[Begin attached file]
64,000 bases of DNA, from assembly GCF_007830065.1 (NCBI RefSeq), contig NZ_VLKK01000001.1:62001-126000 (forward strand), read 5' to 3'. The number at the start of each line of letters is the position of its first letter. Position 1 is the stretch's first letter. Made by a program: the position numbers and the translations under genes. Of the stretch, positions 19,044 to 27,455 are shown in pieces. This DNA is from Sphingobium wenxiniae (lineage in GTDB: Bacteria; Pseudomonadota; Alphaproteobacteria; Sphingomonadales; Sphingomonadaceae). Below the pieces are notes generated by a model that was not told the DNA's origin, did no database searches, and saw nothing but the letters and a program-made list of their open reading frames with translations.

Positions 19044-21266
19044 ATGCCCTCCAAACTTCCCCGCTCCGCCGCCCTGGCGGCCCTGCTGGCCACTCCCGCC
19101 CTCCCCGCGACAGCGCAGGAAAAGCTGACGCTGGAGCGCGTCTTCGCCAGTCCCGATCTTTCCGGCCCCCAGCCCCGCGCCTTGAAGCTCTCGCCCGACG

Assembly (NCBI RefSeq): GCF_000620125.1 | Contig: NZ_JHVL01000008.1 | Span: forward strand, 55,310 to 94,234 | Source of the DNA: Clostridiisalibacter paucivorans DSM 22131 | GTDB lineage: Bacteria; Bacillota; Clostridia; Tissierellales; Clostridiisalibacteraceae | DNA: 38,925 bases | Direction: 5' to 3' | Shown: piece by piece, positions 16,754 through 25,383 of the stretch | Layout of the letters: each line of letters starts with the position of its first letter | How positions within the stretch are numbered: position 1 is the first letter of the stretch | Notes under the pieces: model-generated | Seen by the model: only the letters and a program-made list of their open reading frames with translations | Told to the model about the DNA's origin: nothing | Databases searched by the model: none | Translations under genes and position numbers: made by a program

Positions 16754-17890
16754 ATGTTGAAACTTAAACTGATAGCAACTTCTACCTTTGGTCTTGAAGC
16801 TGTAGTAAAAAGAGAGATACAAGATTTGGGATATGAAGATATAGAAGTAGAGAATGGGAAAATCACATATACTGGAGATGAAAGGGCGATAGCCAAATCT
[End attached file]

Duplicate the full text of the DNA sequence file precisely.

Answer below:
64,000 bases of DNA, from assembly GCF_007830065.1 (NCBI RefSeq), contig NZ_VLKK01000001.1:62001-126000 (forward strand), read 5' to 3'. The number at the start of each line of letters is the position of its first letter. Position 1 is the stretch's first letter. Made by a program: the position numbers and the translations under genes. Of the stretch, positions 19,044 to 27,455 are shown in pieces. This DNA is from Sphingobium wenxiniae (lineage in GTDB: Bacteria; Pseudomonadota; Alphaproteobacteria; Sphingomonadales; Sphingomonadaceae). Below the pieces are notes generated by a model that was not told the DNA's origin, did no database searches, and saw nothing but the letters and a program-made list of their open reading frames with translations.

Positions 19044-21266
19044 ATGCCCTCCAAACTTCCCCGCTCCGCCGCCCTGGCGGCCCTGCTGGCCACTCCCGCC
19101 CTCCCCGCGACAGCGCAGGAAAAGCTGACGCTGGAGCGCGTCTTCGCCAGTCCCGATCTTTCCGGCCCCCAGCCCCGCGCCTTGAAGCTCTCGCCCGACG

Assembly (NCBI RefSeq): GCF_000620125.1 | Contig: NZ_JHVL01000008.1 | Span: forward strand, 55,310 to 94,234 | Source of the DNA: Clostridiisalibacter paucivorans DSM 22131 | GTDB lineage: Bacteria; Bacillota; Clostridia; Tissierellales; Clostridiisalibacteraceae | DNA: 38,925 bases | Direction: 5' to 3' | Shown: piece by piece, positions 16,754 through 25,383 of the stretch | Layout of the letters: each line of letters starts with the position of its first letter | How positions within the stretch are numbered: position 1 is the first letter of the stretch | Notes under the pieces: model-generated | Seen by the model: only the letters and a program-made list of their open reading frames with translations | Told to the model about the DNA's origin: nothing | Databases searched by the model: none | Translations under genes and position numbers: made by a program

Positions 16754-17890
16754 ATGTTGAAACTTAAACTGATAGCAACTTCTACCTTTGGTCTTGAAGC
16801 TGTAGTAAAAAGAGAGATACAAGATTTGGGATATGAAGATATAGAAGTAGAGAATGGGAAAATCACATATACTGGAGATGAAAGGGCGATAGCCAAATCT